Wednesday, the 20th of April, and time for Shelf Control once again! Shelf Control is a weekly feature hosted by Lisa at Bookshelf Fantasies, and celebrates the books waiting to be read on your TBR piles/mountains. To participate, all you do is pick a book from your TBR pile, and write a post about it–what its about, why you want to read it, when you got it, and such. If you participate, don’t forget to link back to Lisa’s page, and do also leave your links in the comments below as I’d love to check out your picks as well!

Today my pick is a nonfiction volume, in fact a collection of letters–Up the Country: Letters Written to Her Sister From the Upper Provinces of India (1866) by Emily Eden. Emily Eden was from an aristocratic background, the daughter of William Eden, first Baron Auckland, and sister of George Eden who served as Governor-General of India between 1835 and 1842. She wrote two successful (and may I say, delightful) novels, The Semi-attached Couple and the Semi-detached House, the second of which I’ve reviewed previously on this blog, and was also a quite talented artist having painted/sketched portraits of royalty and commoners during her time in India.

And which brings me to today’s pick for it is to her time in India that this relates. When George Eden was serving as Governor-General, Emily and one of her sisters, Fanny travelled to India where they joined George on a two-and-a-half-year tour in the northern provinces of the country, accompanied by a 12,000-strong entourage including camels, horses and elephants. During this tour, Emily wrote letters describing her time in the country covering varied subjects from local colour to ceremonies and political developments. And this book is part of that collection of letters. [Interestingly, as Janakay from You Might as Well Read, had pointed out to me that this trip has been fictionalised in One Last Look by Susanna Moore, a book which I very much want to read, though I’m yet to track down a copy].

I was introduced to Emily Eden though noticing her novels on a friend’s shelf, and when I read them, I absolutely loved them. She writes with wit and a great deal of humour and this is said to reflect in her letters as well, which are also said to show a great deal of perception. It is partly Eden and her writing that make me want to read this book, but also the fact that this is a reflection on India in the earlier part of the 1800’s (even if a colonial one) and by someone who was travelling extensively through at least part of the country. Very much looking forward to reading this sometime.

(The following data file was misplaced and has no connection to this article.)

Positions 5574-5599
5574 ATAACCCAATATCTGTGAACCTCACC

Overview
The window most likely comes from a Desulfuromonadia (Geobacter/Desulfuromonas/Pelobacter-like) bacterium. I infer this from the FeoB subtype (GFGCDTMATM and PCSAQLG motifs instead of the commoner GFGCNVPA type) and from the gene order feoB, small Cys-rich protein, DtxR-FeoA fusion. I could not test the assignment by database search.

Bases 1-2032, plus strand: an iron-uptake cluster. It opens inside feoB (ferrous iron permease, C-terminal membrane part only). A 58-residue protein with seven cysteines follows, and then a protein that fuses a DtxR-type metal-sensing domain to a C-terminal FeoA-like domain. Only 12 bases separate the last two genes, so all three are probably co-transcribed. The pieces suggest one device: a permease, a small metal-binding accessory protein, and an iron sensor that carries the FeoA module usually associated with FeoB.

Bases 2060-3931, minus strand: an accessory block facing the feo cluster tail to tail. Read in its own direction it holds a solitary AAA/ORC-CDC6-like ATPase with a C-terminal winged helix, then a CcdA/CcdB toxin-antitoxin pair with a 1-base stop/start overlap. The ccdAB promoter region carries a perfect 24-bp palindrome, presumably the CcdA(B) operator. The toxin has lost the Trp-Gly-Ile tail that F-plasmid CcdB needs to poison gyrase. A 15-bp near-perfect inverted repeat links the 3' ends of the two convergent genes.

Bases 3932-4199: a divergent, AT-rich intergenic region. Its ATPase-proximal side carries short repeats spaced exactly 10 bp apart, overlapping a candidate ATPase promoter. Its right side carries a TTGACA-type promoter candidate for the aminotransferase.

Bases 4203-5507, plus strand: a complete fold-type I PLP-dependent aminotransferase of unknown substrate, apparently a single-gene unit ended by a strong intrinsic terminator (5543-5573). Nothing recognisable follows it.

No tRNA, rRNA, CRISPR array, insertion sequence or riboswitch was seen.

Do you enjoy reading collected letters? Any that you’d recommend? And travel writings from the past? Do you find them more interesting if they’re from your part of the world, or do you find all of them equally enjoyable, irrespective of place? Looking forward to your thoughts and recommendations!

Lisa’s pick this week is Joe Golem and the Drowning City by Mike Mignola and Christopher Golden, an alternative history/fantasy novel set in a 1920s New York, which is submerged under water.

Cover image from Goodreads; book description from a profile I’d done on Eden earlier.


14 thoughts on “Shelf Control #181: Up the Country: Letters Written to Her Sister From the Upper Provinces of India by Emily Eden

    1. I hope you get to the Semis soon. They’re delightful–couple is a little more serious in tone focusing on a near breakdown in a marriage while house is light all through but both have wonderful characters, some eccentric and all interesting.

      Liked by 2 people

  1. I’m definitely a bit on the backwater here as I’ve never heard of Emily Eden. I do like collected letters from time to time and read a lovely book last month that was a collection of letters a father wrote to his daughter. “Letters to Bizzy.”

    Those drawings are remarkable! On a lighter note, I look at her hairstyle and think the messy bun of late is making a comeback!

    Hope you have a good weekend to look forward to!

    Elza Reads

    Liked by 1 person

    1. She isn’t very well known and I might not have come across her either if I hadn’t noticed the books on my friend’s shelf. They’re delightful and I’d certainly recommend them (she’s been compared to Jane Austen, though I wouldn’t say quite the same but still very good and some of her characters are as eccentric).

      I’d shared more of her drawings on the profile post I’d done, linked below in case you’re interested. True about the hair–fashions do end up rather cyclical don’t they?🙂

      Thanks for the recommendation. I’ll look up the book


    1. I haven’t read one either though another collection that tempts me is letters between Nancy Mitford and Evelyn Waugh which are once again known for being very witty. This collection I’m interested in for the descriptions of the country, mostly.


  2. I wouldn’t ever really think of reading a collection of letters, but this does sound interesting to get a picture of India written contemporaneously from someone who was there, even if, as you say, it’s a colonialist viewpoint. I’ll be interested to hear what you think of it when you get to it.

    Liked by 1 person

  3. I love the novels and I’ve also read this – well, I know I’ve read it but apparently pre-blog! (goes and checks) whoa, pre-my reading journals, too. I remember it being good but there will be those colonialist viewpoints to negotiate, I’m sure.

    Liked by 1 person

    1. I loved the novels as well; I reread Semi-detached last year and enjoyed it as much as the first time. I’m glad you remember the letters as being good. What’s interesting me most is even if colonialist, it is a first hand account from the mid 1800s.


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